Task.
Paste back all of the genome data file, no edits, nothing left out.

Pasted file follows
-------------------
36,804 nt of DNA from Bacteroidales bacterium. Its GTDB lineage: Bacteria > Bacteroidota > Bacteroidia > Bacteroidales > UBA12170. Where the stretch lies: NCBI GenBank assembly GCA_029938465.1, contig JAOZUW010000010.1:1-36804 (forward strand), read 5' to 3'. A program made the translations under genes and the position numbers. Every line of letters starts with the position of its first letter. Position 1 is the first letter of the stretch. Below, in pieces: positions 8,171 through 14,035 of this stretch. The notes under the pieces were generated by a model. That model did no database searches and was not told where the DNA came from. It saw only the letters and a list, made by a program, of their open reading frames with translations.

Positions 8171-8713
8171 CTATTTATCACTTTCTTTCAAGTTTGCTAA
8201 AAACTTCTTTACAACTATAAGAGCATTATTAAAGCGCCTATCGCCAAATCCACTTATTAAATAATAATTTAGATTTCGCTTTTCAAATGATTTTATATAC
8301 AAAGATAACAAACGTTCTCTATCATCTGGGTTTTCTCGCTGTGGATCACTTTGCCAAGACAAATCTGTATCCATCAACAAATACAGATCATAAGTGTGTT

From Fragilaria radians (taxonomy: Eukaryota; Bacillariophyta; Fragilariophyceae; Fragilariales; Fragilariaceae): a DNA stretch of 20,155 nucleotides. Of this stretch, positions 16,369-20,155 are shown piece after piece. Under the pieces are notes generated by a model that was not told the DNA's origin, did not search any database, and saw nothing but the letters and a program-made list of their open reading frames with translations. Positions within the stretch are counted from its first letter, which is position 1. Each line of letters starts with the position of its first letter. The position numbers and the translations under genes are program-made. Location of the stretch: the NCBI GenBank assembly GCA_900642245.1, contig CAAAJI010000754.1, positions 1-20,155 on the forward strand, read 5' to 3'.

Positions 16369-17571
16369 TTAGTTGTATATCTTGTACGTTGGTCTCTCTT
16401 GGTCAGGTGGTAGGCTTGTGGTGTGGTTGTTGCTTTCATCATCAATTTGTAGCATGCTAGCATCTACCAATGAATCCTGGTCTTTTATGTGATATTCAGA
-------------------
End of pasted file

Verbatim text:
36,804 nt of DNA from Bacteroidales bacterium. Its GTDB lineage: Bacteria > Bacteroidota > Bacteroidia > Bacteroidales > UBA12170. Where the stretch lies: NCBI GenBank assembly GCA_029938465.1, contig JAOZUW010000010.1:1-36804 (forward strand), read 5' to 3'. A program made the translations under genes and the position numbers. Every line of letters starts with the position of its first letter. Position 1 is the first letter of the stretch. Below, in pieces: positions 8,171 through 14,035 of this stretch. The notes under the pieces were generated by a model. That model did no database searches and was not told where the DNA came from. It saw only the letters and a list, made by a program, of their open reading frames with translations.

Positions 8171-8713
8171 CTATTTATCACTTTCTTTCAAGTTTGCTAA
8201 AAACTTCTTTACAACTATAAGAGCATTATTAAAGCGCCTATCGCCAAATCCACTTATTAAATAATAATTTAGATTTCGCTTTTCAAATGATTTTATATAC
8301 AAAGATAACAAACGTTCTCTATCATCTGGGTTTTCTCGCTGTGGATCACTTTGCCAAGACAAATCTGTATCCATCAACAAATACAGATCATAAGTGTGTT

From Fragilaria radians (taxonomy: Eukaryota; Bacillariophyta; Fragilariophyceae; Fragilariales; Fragilariaceae): a DNA stretch of 20,155 nucleotides. Of this stretch, positions 16,369-20,155 are shown piece after piece. Under the pieces are notes generated by a model that was not told the DNA's origin, did not search any database, and saw nothing but the letters and a program-made list of their open reading frames with translations. Positions within the stretch are counted from its first letter, which is position 1. Each line of letters starts with the position of its first letter. The position numbers and the translations under genes are program-made. Location of the stretch: the NCBI GenBank assembly GCA_900642245.1, contig CAAAJI010000754.1, positions 1-20,155 on the forward strand, read 5' to 3'.

Positions 16369-17571
16369 TTAGTTGTATATCTTGTACGTTGGTCTCTCTT
16401 GGTCAGGTGGTAGGCTTGTGGTGTGGTTGTTGCTTTCATCATCAATTTGTAGCATGCTAGCATCTACCAATGAATCCTGGTCTTTTATGTGATATTCAGA